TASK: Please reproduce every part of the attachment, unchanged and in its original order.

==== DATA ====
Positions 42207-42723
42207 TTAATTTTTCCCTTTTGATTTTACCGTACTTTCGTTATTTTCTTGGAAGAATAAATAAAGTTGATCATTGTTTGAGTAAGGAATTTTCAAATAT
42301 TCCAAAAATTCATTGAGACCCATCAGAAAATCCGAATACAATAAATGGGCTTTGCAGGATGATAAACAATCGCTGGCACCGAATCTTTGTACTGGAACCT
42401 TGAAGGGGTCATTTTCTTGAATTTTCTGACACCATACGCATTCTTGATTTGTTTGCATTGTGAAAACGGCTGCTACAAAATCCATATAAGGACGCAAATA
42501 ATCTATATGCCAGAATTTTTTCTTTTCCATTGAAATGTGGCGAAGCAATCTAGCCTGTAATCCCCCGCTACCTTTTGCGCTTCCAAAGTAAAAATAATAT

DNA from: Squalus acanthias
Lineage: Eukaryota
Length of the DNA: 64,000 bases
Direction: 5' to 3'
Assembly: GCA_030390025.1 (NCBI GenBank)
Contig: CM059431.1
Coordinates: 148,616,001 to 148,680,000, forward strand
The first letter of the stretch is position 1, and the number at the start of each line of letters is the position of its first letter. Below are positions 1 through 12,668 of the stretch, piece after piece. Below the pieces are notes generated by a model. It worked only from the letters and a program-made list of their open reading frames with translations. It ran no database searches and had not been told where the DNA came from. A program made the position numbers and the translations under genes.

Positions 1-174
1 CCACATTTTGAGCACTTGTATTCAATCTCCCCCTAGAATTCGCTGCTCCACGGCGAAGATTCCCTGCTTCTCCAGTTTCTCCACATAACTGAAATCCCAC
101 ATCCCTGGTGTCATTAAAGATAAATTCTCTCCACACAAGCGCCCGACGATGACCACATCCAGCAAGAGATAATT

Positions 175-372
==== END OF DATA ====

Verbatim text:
Positions 42207-42723
42207 TTAATTTTTCCCTTTTGATTTTACCGTACTTTCGTTATTTTCTTGGAAGAATAAATAAAGTTGATCATTGTTTGAGTAAGGAATTTTCAAATAT
42301 TCCAAAAATTCATTGAGACCCATCAGAAAATCCGAATACAATAAATGGGCTTTGCAGGATGATAAACAATCGCTGGCACCGAATCTTTGTACTGGAACCT
42401 TGAAGGGGTCATTTTCTTGAATTTTCTGACACCATACGCATTCTTGATTTGTTTGCATTGTGAAAACGGCTGCTACAAAATCCATATAAGGACGCAAATA
42501 ATCTATATGCCAGAATTTTTTCTTTTCCATTGAAATGTGGCGAAGCAATCTAGCCTGTAATCCCCCGCTACCTTTTGCGCTTCCAAAGTAAAAATAATAT

DNA from: Squalus acanthias
Lineage: Eukaryota
Length of the DNA: 64,000 bases
Direction: 5' to 3'
Assembly: GCA_030390025.1 (NCBI GenBank)
Contig: CM059431.1
Coordinates: 148,616,001 to 148,680,000, forward strand
The first letter of the stretch is position 1, and the number at the start of each line of letters is the position of its first letter. Below are positions 1 through 12,668 of the stretch, piece after piece. Below the pieces are notes generated by a model. It worked only from the letters and a program-made list of their open reading frames with translations. It ran no database searches and had not been told where the DNA came from. A program made the position numbers and the translations under genes.

Positions 1-174
1 CCACATTTTGAGCACTTGTATTCAATCTCCCCCTAGAATTCGCTGCTCCACGGCGAAGATTCCCTGCTTCTCCAGTTTCTCCACATAACTGAAATCCCAC
101 ATCCCTGGTGTCATTAAAGATAAATTCTCTCCACACAAGCGCCCGACGATGACCACATCCAGCAAGAGATAATT

Positions 175-372